The 12Mhz band is real long, and dying off.
9.7Mhz band is in the prime, good for long long haul stuff.
DW BBC, radio china, radio japan, and the like.
The 7mhz band is a pile of hams and radio stations beating the heck out of each other.
6mhz band is pulled in close right now. Radio Havana Cuba is pounding in and other transmitters in the Americas.
5mhz band is real tight. The over comer and WYFR and other stuff in the states.

Tomorrow, 9mhz could be short and 12mhz is in the prime. Or it could be 6mhz….. or what ever. Or the whole shebang could be flat after a solar storm.

After a while of listening you will start to get the general eb and flow of the SW band.

The atmosphere doesn’t follow a schedule.

The best thing to do is set down with a good radio, with a big antenna, and see what you run across when cranking through the band. And don’t stay within the SW broadcast bands. Explore the wide open spaces in between, you often run into that hidden nugget of gold.


If the BBC schedule states that they are transmitting an English service on 5.xx right now from a mainland transmitter, I know that I would be wasting my time trying to tune it in. If I am wanting to hear stuff from that area, I should go to the 9.xx Mhz band right now. As midnight comes, I will be dropping down to the 7mhz or 6mhz band.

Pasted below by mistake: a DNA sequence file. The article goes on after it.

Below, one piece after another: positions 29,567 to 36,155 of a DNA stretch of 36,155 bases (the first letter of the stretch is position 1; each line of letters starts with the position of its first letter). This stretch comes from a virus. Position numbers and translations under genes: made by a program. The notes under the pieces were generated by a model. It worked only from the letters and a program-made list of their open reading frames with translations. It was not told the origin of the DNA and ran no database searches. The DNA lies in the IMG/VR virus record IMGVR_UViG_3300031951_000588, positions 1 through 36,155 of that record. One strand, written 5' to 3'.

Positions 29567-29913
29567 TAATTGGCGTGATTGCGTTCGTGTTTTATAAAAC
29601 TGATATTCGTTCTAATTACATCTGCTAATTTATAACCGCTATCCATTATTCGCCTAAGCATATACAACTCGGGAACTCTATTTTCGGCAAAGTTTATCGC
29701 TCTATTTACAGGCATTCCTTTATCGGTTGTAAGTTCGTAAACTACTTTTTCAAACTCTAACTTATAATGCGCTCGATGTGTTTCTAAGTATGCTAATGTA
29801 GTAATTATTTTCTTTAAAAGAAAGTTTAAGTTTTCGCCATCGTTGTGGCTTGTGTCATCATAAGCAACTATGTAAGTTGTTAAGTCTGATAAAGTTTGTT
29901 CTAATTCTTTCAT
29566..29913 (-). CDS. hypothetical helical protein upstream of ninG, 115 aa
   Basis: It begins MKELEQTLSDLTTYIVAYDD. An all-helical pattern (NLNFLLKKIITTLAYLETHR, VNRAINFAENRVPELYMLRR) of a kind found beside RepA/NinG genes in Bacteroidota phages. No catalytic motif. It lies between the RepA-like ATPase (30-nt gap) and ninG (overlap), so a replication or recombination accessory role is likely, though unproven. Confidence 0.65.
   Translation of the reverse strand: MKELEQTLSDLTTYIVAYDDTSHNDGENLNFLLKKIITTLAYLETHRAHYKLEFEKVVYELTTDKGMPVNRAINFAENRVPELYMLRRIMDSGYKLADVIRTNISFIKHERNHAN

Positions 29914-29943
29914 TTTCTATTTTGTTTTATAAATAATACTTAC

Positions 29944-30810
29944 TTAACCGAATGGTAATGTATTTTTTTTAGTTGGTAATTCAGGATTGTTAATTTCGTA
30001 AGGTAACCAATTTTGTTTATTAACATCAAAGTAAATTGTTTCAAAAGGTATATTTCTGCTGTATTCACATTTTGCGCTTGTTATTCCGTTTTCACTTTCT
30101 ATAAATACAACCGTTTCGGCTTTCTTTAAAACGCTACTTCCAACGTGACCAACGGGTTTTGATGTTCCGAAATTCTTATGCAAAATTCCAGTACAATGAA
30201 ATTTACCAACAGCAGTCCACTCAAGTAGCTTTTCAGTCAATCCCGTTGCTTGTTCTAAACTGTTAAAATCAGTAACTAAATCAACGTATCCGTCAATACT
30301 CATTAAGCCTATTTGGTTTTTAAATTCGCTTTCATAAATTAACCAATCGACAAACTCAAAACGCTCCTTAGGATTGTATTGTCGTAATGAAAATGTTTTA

If you know what bands are open you don’t need a schedule to find what you are looking for.

Just go where you know there will be activity from the target area and see what you find.


[edit on 31-8-2010 by Mr Tranny]



posted on Aug, 31 2010 @ 10:16 PM
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I like to throw the dash in.

The targeted area is interesting. They are required to state the intended area of broadcasting. It is hit and miss on some stations but others seem to follow what they publish.

The published schedules, from stations, come into play with that being the latest info. Klingenfuss has the best scheduling, but it's outdated by a year when published, but the treasure is you can look at past frequencies. I use this much more for digital stations than voice. I couldn't tell you off the top of my head how many reference books I have for stuff like this. It's just several feet of bookcase.

Propagation is tricky, but you can hear Radio Moscow or Radio Deutschland just about any night when they are targeting North America. Now could a guy catch Radio Verdad in Guatemala while he's pumping out 50W, that one is harder. I'll concede propagation with given factors.

I correspond with CRI fairly often for their Chinese transmitters. The North American transmitters are like catching an AM station. You should check with them to see what transmitters your hitting on.

I can routinely cover about 2/3 of the planet. More importantly, I have the QSL's to cover it. Ham for over 40 years, I hate Morse code but there was a time when you had to know it.